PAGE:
[libre-riscv-dev] [OpenPOWER-HDL-Cores] system call (sc) LEV "reserved field"
Luke Kenneth Casson Leighton
lkcl at lkcl.net
Mon Jul 27 10:43:34 BST 2020
On Mon, Jul 27, 2020 at 10:08 AM Hugh Blemings <hugh at blemings.org> wrote:
> Apologies for the top post but I can offer a historical perspective on
> at least part of this I think.
> Before I do though a disclaimer - these are my opinions and
> recollections only, certainly not policy! :)
always important to know where things are coming from.
> While it may change over time, the focus for OpenPOWER in the embedded
> space with the Open ISA has been firmly in the mid to high end and
> therefore mostly 64 bit space.
you may be interested to know that Andes Technology (a company in
Taiwan that has traditionally done DSPs focussing on audio processing:
think e.g. "C-Media" USB Audio devices: massive volume) has become the
de-facto creator and maintainer of RV32 Linux.
this because whilst everyone else is abandoning 32-bit because
640k^H^H^H^H 4GB should be enough for everyone, turns out this isn't
true any more thanks mostly to web browser memory consumption, Andes
Technology recognises that, in the huge market their customers *need*
the space and power saving that comes with a 32 bit ISA.
and it's enormous.
the jump in power consumption suffered by ARM when they went from the
32-bit Cortex A7 (which has a 48-bit address space) to the 64-bit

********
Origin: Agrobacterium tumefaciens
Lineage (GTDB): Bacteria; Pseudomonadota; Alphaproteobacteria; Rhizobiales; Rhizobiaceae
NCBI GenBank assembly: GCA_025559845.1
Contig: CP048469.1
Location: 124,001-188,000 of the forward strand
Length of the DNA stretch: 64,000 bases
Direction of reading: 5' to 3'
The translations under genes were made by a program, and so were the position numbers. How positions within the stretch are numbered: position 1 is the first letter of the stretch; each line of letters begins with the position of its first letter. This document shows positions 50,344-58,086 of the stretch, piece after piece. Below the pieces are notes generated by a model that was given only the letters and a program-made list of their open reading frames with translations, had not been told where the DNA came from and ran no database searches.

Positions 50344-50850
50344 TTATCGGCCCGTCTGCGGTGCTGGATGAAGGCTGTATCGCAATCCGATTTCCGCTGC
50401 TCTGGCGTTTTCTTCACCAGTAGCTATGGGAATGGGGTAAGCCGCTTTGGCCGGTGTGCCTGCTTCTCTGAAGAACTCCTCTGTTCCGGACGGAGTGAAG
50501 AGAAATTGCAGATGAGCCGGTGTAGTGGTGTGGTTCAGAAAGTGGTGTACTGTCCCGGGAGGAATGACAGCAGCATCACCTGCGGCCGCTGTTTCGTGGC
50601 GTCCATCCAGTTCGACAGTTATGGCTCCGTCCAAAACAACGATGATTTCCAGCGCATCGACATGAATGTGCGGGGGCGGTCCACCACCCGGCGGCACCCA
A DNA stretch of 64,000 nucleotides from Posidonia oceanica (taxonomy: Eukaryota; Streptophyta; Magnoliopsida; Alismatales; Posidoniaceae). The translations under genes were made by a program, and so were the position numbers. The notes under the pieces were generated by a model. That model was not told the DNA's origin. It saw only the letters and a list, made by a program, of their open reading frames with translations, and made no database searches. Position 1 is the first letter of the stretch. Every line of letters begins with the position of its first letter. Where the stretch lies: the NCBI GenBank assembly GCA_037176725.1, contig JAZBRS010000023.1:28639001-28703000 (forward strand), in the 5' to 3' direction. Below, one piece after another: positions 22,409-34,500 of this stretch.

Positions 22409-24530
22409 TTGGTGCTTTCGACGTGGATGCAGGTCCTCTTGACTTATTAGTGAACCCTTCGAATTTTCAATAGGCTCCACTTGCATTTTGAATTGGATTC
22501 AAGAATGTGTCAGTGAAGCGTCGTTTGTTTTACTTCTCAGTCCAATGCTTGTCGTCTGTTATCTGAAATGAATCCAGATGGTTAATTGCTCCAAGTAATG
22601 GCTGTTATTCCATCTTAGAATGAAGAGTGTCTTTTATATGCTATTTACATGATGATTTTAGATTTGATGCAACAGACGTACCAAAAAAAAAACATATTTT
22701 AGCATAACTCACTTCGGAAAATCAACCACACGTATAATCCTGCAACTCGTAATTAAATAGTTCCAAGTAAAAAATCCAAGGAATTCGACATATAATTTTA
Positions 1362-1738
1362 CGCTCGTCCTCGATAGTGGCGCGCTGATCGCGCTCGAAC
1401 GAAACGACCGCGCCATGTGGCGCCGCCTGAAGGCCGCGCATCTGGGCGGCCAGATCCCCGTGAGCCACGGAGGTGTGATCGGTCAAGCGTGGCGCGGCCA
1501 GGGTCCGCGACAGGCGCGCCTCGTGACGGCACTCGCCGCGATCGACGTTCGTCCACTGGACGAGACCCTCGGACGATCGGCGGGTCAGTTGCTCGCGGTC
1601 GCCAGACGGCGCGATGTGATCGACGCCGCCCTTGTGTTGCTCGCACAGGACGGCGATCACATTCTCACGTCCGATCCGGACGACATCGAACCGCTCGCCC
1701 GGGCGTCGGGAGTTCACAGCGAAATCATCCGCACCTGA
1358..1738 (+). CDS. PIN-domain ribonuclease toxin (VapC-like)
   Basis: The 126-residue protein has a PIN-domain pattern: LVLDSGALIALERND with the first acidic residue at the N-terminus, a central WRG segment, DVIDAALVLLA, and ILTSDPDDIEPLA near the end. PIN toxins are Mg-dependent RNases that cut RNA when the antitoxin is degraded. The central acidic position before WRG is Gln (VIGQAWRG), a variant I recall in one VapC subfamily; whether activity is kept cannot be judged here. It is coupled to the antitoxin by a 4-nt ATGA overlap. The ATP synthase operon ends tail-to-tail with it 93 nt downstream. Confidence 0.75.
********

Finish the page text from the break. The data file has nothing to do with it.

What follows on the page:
Cortex A53 was a whopping 10 to *15* percent for the same level of
DMIPS and actual real-world performance.
this because the increase in instruction length that inherently goes
with a 64 bit ISA required vendors using the Cortex A53 to lay down an
extra 50% larger L1 I-Cache. with L1 caches being a major part of
power consumption, real-world performance/watt figures took a
> So to borrow some of the terminology/examples below, a SoC for a
> Raspberry Pi style device based on OpenPOWER ? Sure, definitely an area
> of interest.
> Getting down into smaller devices - really resource constrained and/or
> native 32 bit only - "truly embedded" - that's an area well served by
> RISC-V and not, I think somewhere we're going to see focus for OpenPOWER
> at present.
the advantage that they had was not being constrained by what is,
slightly unfairly / inaccurately, termed "mistakes of the past". they
had a clean sheet, basically.
could OpenPOWER follow that? with careful planning, and given the
care that's already been taken (as Paul mentioned), quite probably
*should* the OpenPOWER Foundation Members get together and work on
that? mmm... there would have to be clear benefits and a chance of
market success and adoption that warranted the effort. and, i think,
here, given that as you say, RISC-V already serves this area well,
it's not clear that it would be worthwhile doing.
i.e. unless it's something that was invested in (multi-year) by
something Foundation-like and University-collaboration-like (with
associated large DARPA/other Grants to back it up, as happened with
RISC-V) you'd need a well-funded OPF stakeholder that was actively
interested in pursuing it, and given the resources involved they'd
more than likely evaluate RISC-V as the better cost-benefit option.
> Not to say it can't in the future, but I think there is a bias towards
> working in areas the ecosystem as it currently stands knows well -
> playing to current strengths. :)
yeh absolutely. incremental steps, with consensus.
> That said I may still do an OpenPOWER based NTP enabled 7-segment
> display bedside clock one day, but that will be born of stubbornness,
> not because I actually need a 64 bit CPU to do it ;)
:) with added realistic and annoying analog buzzer alarm (a la
Groundhog Day), to boot.
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